"In this small but elegant book, Professor Walters approaches the interpretation of antislavery from a fresh vantage point . . . he asks new questions of old sources and comes up with novel and convincing interpretations . . [He] has allowed us to see antislavery as an organic outgrowth of American values and institutions."
—Gerda Lerner, New York Historical Society Quarterly
"Penetrating insights are sprinkled generously throughout, and monographic studies of abolitionism should take a new turn, now that Walters has shown how to perceive it in terms of symbols, perception, culture in general."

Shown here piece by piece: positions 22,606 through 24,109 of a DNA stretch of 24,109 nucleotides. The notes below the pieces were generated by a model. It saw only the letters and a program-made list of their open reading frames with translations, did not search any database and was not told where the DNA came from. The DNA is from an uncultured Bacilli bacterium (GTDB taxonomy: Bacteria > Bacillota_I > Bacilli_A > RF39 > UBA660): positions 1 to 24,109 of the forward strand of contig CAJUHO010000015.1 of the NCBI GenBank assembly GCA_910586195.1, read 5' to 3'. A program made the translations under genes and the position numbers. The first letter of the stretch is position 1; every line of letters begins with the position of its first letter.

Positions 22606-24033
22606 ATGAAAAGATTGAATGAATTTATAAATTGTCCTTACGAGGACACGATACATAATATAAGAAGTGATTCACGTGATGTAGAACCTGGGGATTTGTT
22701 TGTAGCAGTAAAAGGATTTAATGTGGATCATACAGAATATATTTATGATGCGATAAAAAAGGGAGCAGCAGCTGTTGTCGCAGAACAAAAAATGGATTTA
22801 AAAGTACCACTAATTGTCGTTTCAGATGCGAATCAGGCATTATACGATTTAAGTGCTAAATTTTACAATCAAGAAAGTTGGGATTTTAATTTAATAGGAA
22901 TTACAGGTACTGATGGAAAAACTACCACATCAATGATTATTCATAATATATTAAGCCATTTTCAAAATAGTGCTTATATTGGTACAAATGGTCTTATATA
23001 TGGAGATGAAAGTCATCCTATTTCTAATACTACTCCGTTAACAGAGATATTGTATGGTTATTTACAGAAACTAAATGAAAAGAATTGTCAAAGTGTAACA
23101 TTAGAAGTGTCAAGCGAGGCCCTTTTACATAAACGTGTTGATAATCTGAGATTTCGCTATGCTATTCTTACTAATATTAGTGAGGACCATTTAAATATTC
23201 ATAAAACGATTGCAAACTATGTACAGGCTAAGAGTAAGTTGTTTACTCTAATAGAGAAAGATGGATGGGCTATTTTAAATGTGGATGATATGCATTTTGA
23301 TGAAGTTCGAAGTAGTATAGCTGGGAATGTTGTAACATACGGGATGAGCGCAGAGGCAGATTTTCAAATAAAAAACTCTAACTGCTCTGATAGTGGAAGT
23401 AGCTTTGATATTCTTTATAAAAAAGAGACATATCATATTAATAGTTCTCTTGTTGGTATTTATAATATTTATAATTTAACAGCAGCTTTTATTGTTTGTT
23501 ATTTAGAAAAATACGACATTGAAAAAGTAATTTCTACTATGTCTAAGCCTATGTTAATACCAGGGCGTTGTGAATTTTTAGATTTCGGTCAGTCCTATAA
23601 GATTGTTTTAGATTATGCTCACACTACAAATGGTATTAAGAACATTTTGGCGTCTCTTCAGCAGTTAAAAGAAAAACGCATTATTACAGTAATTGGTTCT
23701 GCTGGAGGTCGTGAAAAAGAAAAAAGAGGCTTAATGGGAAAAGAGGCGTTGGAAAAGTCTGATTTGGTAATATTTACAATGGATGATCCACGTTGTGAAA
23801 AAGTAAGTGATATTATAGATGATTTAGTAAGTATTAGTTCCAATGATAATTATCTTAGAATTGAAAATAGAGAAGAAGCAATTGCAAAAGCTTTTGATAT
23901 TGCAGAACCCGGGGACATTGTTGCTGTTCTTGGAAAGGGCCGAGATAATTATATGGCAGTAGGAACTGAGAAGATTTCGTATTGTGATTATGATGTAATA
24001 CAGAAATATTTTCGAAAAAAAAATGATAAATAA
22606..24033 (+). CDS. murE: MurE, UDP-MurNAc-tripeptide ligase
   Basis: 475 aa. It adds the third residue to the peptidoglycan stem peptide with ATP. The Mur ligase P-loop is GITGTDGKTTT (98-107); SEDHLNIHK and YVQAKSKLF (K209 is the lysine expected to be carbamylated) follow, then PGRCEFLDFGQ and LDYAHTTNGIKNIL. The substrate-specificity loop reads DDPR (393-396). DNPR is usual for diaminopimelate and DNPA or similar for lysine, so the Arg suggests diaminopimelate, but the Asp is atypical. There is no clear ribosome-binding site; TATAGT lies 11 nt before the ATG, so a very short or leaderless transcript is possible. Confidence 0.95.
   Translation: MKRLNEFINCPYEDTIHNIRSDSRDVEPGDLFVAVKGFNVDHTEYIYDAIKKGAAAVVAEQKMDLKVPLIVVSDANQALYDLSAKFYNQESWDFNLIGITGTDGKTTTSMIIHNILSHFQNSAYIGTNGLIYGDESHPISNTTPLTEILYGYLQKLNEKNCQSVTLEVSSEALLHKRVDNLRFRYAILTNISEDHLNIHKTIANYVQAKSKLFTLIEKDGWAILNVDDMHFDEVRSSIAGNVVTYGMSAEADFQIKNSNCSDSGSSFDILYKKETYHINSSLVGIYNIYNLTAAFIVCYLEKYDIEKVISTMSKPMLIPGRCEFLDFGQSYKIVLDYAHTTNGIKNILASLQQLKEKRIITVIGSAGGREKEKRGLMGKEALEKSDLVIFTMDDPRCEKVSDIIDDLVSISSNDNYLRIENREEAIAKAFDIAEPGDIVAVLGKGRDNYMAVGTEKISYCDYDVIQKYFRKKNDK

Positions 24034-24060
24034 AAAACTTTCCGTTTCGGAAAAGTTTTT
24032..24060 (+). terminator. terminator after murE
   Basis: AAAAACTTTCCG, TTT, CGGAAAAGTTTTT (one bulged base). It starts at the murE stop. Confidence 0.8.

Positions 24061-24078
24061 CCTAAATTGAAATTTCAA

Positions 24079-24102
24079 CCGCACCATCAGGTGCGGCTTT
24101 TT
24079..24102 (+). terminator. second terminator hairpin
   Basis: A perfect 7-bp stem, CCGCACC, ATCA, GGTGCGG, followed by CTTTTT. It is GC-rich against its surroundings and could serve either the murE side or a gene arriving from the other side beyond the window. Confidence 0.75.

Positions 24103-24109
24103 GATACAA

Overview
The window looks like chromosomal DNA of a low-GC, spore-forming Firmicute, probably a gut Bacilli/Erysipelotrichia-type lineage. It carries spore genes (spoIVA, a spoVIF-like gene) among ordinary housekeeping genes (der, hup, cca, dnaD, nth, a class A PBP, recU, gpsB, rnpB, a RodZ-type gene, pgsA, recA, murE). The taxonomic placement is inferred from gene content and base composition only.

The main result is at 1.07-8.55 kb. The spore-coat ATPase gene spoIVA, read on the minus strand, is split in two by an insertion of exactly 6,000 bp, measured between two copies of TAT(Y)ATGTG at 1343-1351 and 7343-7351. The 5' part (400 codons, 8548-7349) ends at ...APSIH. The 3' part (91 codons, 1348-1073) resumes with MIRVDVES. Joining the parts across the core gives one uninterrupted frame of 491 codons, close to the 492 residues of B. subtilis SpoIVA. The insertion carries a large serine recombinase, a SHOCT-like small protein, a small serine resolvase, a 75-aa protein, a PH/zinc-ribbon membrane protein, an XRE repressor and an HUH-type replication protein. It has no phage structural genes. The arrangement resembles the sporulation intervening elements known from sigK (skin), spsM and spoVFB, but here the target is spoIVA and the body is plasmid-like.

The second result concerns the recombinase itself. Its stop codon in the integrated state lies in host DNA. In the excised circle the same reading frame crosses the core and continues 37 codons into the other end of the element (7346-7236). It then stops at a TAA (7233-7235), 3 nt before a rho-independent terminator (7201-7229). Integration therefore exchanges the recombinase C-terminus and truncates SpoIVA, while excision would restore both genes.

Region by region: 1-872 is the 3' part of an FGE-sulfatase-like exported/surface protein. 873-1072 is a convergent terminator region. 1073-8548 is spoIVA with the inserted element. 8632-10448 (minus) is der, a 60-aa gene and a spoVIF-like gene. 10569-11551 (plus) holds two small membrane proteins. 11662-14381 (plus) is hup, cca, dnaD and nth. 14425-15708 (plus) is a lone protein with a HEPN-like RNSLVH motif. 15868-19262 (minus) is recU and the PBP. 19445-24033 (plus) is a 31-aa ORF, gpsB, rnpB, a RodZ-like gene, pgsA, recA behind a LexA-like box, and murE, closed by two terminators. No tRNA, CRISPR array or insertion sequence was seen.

—Aileen S. Kraditor, Journal of Southern History
"A masterful picture of the milieu in which [antislavery] operated."
—Robert V. Sparks, New England Quarterly
"[A] wide-ranging, scintillatingly written analysis of abolitionist thought, perception, and feeling. Like all highly original, interdisciplinary ventures in scholarship, The Antislavery Appeal is bound to provoke controversy even as it stimulates thinking in many new directions . . . . All [scholars] will thank him for enlivening and enriching the study of pre-Civil War reform."
—James brewer Stewart, Wisconsin Magazine of History